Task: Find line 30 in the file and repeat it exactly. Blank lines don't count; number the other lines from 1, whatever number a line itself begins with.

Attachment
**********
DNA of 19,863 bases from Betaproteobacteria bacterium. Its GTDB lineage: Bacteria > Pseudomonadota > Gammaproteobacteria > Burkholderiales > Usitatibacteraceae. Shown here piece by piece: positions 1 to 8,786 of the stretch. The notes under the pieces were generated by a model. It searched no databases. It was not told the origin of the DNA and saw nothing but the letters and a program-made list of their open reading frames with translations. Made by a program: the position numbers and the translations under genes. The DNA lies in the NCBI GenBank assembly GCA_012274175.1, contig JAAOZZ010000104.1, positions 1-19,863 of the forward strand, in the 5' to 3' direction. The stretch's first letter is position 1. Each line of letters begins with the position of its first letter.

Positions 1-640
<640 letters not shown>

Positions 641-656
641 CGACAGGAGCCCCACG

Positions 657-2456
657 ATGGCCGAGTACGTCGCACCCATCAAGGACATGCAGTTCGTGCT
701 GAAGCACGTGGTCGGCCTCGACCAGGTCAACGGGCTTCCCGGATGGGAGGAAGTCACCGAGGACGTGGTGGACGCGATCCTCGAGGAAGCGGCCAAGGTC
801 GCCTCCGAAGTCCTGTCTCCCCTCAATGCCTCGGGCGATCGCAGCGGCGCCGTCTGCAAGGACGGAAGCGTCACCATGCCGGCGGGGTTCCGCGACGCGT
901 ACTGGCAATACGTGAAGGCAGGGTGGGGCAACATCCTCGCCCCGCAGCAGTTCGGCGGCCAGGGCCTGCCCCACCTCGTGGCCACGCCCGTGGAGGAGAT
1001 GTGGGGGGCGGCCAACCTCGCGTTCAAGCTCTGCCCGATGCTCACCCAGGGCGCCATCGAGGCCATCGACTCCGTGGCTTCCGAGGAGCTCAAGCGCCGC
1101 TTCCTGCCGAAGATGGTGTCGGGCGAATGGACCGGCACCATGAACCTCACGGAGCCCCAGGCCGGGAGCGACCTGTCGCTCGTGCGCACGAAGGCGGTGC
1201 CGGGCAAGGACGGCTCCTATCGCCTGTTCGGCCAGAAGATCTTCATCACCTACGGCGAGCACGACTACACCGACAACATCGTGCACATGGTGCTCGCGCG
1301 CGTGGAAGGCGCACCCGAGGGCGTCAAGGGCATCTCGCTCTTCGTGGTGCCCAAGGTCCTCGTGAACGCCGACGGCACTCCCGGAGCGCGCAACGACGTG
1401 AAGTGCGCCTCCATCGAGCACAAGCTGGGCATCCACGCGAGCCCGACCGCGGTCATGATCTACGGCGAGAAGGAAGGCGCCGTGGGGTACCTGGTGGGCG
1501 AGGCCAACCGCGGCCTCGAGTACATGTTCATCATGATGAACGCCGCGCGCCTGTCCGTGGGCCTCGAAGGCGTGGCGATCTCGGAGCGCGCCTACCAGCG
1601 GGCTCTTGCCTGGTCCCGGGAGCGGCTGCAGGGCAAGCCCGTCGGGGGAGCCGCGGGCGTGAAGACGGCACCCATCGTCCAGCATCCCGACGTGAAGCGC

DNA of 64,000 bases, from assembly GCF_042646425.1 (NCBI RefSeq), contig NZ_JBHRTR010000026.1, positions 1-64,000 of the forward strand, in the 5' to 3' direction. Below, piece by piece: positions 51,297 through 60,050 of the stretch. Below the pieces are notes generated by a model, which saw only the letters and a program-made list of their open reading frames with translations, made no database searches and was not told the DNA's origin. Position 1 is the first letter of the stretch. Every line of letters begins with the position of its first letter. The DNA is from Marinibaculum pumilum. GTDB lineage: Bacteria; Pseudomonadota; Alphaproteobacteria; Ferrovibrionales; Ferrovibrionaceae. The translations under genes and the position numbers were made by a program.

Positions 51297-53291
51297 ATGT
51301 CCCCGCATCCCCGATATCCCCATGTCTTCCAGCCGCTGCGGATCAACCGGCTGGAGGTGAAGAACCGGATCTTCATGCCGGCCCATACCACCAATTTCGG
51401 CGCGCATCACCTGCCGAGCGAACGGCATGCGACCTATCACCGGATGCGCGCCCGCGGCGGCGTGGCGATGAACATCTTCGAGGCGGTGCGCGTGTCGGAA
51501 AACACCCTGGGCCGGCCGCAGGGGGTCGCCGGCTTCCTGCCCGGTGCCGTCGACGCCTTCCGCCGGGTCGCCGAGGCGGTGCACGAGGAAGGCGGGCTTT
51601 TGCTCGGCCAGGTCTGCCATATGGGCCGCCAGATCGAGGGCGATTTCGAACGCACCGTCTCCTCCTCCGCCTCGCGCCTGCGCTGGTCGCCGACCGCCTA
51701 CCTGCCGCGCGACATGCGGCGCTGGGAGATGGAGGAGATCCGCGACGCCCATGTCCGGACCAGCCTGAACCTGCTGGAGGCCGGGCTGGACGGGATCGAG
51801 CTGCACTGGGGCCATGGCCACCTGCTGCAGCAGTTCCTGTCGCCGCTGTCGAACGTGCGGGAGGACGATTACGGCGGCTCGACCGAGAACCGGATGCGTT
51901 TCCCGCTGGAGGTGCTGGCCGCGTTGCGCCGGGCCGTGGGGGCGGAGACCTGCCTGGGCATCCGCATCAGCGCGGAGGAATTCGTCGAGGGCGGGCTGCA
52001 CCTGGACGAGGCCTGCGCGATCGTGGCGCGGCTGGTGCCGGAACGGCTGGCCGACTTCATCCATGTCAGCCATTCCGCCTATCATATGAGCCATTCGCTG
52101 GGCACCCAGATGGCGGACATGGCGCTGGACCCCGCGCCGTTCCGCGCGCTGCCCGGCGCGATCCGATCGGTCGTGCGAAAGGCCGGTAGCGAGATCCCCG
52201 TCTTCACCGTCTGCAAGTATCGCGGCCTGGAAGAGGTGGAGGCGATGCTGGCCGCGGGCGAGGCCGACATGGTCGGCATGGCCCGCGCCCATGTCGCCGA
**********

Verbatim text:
52201 TCTTCACCGTCTGCAAGTATCGCGGCCTGGAAGAGGTGGAGGCGATGCTGGCCGCGGGCGAGGCCGACATGGTCGGCATGGCCCGCGCCCATGTCGCCGA